There is still some hope a trade deal could be salvaged on the news that China’s Vice Premier Liu He will visit the U.S. for talks on May 9-10.
Futures on the S&P 500 pared some of their losses following China’s Ministry of Commerce announcement. The contracts had initially dropped 0.8 percent after the president’s trade representative, Robert Lighthizer, said the U.S. plans to raise tariffs on Chinese goods on Friday, accusing Beijing of backpedaling on commitments it made during negotiations.
Stock traders had dodged one tariff bullet Monday and were starting to resign themselves to a volatile week as a second wave of trade belligerence burst forth from Donald Trump’s administration.
Signs of hardening lines from the U.S. and China had Wall Street bracing for a resumption of the tit-for-tat posturing that marked trade skirmishes past. While U.S. equity markets were largely spared the pummeling that landed on Asia Monday after Trump warned he would raise tariffs, major indexes took a fresh hit Monday night.
“If they are in fact raised, it would weigh heavily on markets,” said Peter Jankovskis, co-chief investment officer at Oakbrook Investments, adding that the talk still sounds to him like negotiating tactics. “What they’re saying is they’re going to make an announcement of tariffs on that date. But I don’t believe they can actually go through and implement it.”
“The market took the relatively optimistic view today that the president’s tweets were a negotiation tactic and maybe he wasn’t absolutely serious,” said Michael O’Rourke, JonesTrading’s chief market strategist. “Now you have the confirmation that he’s serious and that trade talks are deteriorating fast. We’re up 17 percent this year largely because of the expectation of a trade deal, I expect the markets to have a hard time with this.”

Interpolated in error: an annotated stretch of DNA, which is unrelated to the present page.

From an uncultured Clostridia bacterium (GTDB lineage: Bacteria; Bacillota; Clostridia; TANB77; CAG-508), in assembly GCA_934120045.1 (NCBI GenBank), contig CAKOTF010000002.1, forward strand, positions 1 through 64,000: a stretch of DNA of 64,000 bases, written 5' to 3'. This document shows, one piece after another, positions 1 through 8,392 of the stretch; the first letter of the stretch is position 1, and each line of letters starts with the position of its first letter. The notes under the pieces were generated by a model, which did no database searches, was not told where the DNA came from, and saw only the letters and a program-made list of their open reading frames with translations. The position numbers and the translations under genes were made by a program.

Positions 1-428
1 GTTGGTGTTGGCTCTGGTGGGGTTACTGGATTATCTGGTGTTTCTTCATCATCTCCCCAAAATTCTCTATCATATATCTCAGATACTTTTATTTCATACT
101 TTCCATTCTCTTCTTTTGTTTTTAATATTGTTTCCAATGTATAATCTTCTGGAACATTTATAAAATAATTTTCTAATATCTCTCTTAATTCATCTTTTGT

The U.S. and China had been making substantial progress on a trade deal, but in the past week China has reneged on some of its promises, Lighthizer said. Significant issues remain unresolved, including whether tariffs will remain in place, he said.
Judging by previous bouts of trade aggression by Trump, it would’ve been wishful thinking to believe this episode would be limited to one day. Since taking aim at China about 14 months ago on Twitter, most of his public campaigns have lasted for multiple days. On the other hand, while the president’s musings often immediately spooked the market, equities usually finished up by the end of the day. In virtually every instance, shares were higher a week later.
“I still think the market is looking for some type of resolution and hoping and praying that that will happen,” said Nathan Thooft, Manulife Asset Management’s head of global asset allocation. “There’s no doubt if they go into effect, if they stay in effect, the markets aren’t going to like that.”